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Tea Acronyms: What Do Those Words & Letters Mean?

BOP. Tippy. FTGFOP. Flowery.

What do these initials and words mean? And, why don’t all tea-growing countries use them?

Of the more than 35 countries which produce tea, Sri Lanka (Ceylon) and India are the primary users of these designations in all their tea-growing areas to describe broken or full tea leaves, leaf position, and words for their appearance and fragrance. This vocabulary was developed by 19th century British farmers who cultivated tea first in Darjeeling and later in Sri Lanka. Today, to a much lesser degree, Argentina, Malaysia, Indonesia, and some African tea-growing countries sometimes use these designations. A mini-glossary follows:

Broken Leaf: Leaves crushed or broken. Favored by those who believe the enzymes, which occur naturally in tea, are more easily released once the leaves are cut.

Choppy: Not a designation of style or quality but a word to indicate sloppy manufacturing (a mélange of various sizes.)

Fannings and Dust: The “leftovers” from processing. These dust-sized bits of tea leaf are used in tea bags because they’re cheap and plentiful. Ironically, dust and fannings of the finest Darjeeling will taste wonderful, as compared to the full, unbroken leaves of a mediocre tea.

Flowery: Large leaves often plucked in the second or third flush, with an abundance of tips.

Flush: Indicates season, usually Spring or Autumn, although some plantations have three seasons and others grow year ‘round. Flush can refer to the young shoots of a tea bush but more commonly means the new growth, ready for plucking.

Full Leaf: The prime choice of many tea connoisseurs. It generally, but certainly not always, indicates attentively-grown and plucked, exquisitely processed tea that includes the prime trifecta: (1) unopened leaf bud; (2) youngest or first full leaf (orange pekoe,) and (3) second leaf (pekoe.)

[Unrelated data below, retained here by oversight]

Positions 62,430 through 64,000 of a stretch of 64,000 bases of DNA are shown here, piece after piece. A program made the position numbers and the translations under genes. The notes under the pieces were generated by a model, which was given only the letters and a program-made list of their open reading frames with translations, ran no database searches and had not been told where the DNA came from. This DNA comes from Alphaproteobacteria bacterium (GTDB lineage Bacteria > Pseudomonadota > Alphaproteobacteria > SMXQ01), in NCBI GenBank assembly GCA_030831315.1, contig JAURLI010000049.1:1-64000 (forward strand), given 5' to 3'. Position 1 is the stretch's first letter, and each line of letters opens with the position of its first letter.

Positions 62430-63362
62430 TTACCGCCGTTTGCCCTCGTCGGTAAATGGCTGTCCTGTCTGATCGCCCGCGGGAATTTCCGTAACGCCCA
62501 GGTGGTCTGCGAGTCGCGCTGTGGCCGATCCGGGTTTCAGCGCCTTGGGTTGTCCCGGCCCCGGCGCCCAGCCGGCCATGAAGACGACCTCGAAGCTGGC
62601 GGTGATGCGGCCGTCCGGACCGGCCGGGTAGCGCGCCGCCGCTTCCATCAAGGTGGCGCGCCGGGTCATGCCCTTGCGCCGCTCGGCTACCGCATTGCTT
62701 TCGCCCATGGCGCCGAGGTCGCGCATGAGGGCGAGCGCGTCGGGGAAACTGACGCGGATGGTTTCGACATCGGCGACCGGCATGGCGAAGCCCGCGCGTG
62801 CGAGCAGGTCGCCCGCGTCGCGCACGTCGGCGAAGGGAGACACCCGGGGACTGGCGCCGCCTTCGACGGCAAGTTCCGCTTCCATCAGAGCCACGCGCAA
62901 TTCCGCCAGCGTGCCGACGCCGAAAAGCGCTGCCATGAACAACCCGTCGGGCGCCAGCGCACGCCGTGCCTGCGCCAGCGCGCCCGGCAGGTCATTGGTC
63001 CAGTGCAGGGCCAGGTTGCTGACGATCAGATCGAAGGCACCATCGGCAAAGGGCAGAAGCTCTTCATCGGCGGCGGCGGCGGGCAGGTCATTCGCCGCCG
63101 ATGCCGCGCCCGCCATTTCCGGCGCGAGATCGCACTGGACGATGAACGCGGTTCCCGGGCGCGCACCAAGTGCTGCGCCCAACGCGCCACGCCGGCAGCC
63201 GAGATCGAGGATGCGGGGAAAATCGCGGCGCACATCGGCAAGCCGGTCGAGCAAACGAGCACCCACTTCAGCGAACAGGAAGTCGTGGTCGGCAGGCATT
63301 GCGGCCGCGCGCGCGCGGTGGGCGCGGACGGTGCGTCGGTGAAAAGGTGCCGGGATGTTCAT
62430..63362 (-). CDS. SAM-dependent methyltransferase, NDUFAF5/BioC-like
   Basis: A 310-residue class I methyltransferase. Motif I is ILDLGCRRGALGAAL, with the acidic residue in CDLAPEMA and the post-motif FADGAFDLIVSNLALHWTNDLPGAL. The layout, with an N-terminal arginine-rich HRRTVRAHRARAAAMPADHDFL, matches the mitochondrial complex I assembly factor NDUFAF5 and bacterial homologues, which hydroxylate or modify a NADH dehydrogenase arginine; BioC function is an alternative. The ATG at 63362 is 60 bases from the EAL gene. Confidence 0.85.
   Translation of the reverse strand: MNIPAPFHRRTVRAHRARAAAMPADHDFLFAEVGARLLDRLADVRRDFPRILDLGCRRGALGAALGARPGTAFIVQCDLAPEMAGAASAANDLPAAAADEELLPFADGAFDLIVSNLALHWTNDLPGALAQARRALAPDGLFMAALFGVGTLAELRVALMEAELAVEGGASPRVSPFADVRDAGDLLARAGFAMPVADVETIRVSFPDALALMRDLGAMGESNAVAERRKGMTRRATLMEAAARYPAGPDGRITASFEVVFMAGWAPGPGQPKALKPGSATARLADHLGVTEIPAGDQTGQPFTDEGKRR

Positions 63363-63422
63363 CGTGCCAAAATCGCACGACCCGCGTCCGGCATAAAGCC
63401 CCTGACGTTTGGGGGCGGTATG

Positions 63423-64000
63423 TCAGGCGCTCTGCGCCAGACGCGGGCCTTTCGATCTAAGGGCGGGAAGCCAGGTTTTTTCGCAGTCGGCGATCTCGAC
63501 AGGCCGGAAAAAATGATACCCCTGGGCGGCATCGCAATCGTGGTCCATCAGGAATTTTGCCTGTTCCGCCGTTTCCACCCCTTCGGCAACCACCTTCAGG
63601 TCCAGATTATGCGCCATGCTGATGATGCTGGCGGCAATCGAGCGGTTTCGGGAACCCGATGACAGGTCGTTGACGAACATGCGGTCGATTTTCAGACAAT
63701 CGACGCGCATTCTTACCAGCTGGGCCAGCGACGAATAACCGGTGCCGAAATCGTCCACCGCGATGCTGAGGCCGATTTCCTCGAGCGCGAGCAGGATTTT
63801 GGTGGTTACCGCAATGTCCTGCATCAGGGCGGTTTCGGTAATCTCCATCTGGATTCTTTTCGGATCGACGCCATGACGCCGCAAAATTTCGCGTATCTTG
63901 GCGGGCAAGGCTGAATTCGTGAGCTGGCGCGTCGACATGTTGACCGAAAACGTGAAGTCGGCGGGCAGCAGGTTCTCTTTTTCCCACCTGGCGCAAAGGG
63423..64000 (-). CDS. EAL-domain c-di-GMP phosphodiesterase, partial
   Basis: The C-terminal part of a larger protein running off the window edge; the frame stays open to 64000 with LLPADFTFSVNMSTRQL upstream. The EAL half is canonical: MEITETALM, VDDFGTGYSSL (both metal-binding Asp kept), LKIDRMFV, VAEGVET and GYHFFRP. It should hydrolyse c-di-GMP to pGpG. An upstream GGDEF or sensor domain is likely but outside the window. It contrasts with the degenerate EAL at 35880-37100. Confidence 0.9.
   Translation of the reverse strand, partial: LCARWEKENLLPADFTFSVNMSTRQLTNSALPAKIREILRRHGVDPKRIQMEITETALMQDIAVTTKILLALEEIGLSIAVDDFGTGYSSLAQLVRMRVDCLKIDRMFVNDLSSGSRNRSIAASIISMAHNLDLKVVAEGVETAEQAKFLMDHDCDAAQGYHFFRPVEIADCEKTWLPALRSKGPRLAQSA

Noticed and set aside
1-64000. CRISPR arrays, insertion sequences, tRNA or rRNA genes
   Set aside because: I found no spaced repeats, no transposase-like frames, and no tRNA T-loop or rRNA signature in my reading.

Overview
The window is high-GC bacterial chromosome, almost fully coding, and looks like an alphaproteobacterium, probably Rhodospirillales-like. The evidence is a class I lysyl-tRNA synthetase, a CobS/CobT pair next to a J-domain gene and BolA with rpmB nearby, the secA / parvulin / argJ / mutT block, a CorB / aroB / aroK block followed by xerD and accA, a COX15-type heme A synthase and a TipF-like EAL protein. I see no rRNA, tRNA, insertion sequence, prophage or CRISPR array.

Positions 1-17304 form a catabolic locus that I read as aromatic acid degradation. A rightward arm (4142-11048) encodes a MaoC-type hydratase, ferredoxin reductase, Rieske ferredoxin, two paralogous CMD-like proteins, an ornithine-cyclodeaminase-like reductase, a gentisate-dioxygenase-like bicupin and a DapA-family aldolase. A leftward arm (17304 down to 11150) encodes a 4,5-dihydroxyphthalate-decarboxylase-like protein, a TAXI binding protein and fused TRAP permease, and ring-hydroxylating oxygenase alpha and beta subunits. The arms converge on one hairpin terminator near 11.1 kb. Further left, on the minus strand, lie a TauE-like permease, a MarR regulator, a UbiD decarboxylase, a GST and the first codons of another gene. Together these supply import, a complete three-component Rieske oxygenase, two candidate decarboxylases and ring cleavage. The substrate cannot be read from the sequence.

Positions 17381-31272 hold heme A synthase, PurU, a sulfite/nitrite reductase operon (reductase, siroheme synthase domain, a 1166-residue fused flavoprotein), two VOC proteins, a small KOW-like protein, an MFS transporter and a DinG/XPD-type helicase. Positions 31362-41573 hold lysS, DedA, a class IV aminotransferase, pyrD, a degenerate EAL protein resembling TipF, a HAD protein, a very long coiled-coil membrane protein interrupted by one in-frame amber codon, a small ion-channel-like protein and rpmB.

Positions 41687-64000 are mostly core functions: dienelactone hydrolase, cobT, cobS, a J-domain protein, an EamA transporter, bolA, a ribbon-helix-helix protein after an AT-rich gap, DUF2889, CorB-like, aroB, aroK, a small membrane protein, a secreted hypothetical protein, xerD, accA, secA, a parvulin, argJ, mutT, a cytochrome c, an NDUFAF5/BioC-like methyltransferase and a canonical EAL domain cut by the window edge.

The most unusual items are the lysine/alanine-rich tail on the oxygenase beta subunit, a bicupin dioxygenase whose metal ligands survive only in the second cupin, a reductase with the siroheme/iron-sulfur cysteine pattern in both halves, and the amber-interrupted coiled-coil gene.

Golden Flowery: Young tips or buds, often golden in color, picked early in the season.

Orange/Orange Pekoe: Some tea historians believe the Dutch East India Company, trying to align itself with William and his House of Orange-Nassau, used “orange” to promote its tea trade. Others believe the word refers to the orange-gold color of the cup or even to the coppery color of high-quality leaves before their oxidation. What we know for sure is that it is not related to the fruit.

Pekoe (peck-o or pee-ko): The Chinese word, pe̍h-ōe-jī or pe̍h-hoe, refers to the bud content of pekoe tea but many tea vendors posit that the word is an Anglicized version of the Amoy dialect of the Chinese word, xiamen. Known as "white down/hair" which appears on exceptional white tea buds. Another hypothesis is that the term derives from the Chinese word for white flower, báihuā.

Plucking: Harvesting. In high-quality tea, only the leaf bud and the top two leaves are picked. White teas use only the buds; some oolong production uses the larger, more mature leaves.

Souchong: The larger leaves found fourth-down from the top after the leaf bud, orange pekoe, then pekoe. It is not considered a premier leaf category although some oolong processors prefer it.

Tippy: Leaves which include an abundance of golden or silvery tips at the leaf point. Generally, but not absolutely, a tippy leaf tends to produce a sweeter liquor.

WHOLE (FULL) LEAF GRADES

For use in black teas made in the orthodox tradition. These are the most coveted black leaves, requiring much more hand labor in the plucking, and care in the processing and sorting.

OP (Orange Pekoe): Generally long, wiry leaves without tips.

OP1 (Orange Pekoe 1): More delicate than OP; long, wiry leaf with the light liquor in the cup.